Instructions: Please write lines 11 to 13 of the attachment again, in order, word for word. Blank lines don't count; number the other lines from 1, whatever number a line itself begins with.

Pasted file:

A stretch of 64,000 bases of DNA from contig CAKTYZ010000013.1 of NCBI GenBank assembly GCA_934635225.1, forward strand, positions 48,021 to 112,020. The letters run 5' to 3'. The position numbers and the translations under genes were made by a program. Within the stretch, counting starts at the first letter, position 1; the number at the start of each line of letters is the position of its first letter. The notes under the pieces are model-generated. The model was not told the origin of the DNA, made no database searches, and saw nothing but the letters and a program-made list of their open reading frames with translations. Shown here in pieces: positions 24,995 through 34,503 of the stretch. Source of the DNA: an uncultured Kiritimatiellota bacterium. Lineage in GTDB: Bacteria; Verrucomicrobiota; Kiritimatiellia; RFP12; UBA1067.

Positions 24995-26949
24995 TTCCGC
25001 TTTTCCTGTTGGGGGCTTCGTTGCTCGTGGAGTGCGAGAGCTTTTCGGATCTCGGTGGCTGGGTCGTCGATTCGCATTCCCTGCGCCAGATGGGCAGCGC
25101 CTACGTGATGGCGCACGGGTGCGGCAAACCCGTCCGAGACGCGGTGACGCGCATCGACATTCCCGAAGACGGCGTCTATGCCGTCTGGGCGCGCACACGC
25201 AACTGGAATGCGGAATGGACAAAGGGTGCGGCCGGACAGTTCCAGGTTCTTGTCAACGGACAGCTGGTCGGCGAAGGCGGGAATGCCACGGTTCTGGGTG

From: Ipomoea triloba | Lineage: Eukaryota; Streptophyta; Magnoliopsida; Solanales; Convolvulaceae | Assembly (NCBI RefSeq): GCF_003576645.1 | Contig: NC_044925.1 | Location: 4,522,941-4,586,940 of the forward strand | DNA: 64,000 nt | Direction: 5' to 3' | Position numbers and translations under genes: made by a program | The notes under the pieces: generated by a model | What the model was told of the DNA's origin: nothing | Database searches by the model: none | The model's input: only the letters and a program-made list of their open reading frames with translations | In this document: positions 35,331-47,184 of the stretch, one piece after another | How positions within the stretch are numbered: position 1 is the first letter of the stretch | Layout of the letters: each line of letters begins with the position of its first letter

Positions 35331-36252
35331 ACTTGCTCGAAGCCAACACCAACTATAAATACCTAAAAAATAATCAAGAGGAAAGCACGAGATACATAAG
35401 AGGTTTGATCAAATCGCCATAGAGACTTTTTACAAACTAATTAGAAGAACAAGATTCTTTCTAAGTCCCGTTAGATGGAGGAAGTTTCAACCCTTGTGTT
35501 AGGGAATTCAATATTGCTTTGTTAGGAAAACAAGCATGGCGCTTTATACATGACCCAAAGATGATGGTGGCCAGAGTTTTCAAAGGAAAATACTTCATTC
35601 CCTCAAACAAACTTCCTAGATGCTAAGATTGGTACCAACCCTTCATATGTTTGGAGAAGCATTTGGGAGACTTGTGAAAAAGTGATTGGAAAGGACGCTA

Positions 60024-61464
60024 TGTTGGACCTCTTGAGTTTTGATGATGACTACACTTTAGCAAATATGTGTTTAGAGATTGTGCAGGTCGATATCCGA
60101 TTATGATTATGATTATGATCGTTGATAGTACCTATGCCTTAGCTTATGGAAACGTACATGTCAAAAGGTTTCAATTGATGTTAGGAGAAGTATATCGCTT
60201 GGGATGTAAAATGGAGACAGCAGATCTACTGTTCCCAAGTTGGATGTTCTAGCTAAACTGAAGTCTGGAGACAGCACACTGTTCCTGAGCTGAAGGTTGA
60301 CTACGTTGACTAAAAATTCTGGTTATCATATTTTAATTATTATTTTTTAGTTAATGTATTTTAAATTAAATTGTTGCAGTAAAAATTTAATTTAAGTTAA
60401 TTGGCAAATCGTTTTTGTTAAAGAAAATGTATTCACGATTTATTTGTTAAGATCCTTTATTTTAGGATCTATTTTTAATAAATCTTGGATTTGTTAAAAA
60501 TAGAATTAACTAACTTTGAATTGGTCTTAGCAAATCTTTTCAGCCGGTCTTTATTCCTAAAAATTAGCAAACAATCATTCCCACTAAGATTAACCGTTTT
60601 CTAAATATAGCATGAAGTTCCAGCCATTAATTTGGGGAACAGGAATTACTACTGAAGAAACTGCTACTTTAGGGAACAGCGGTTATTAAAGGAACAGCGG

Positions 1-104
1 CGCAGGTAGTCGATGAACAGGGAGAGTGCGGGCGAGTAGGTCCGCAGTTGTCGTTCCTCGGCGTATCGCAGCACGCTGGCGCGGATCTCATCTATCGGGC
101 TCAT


35501 AGGGAATTCAATATTGCTTTGTTAGGAAAACAAGCATGGCGCTTTATACATGACCCAAAGATGATGGTGGCCAGAGTTTTCAAAGGAAAATACTTCATTC
35601 CCTCAAACAAACTTCCTAGATGCTAAGATTGGTACCAACCCTTCATATGTTTGGAGAAGCATTTGGGAGACTTGTGAAAAAGTGATTGGAAAGGACGCTA

Positions 60024-61464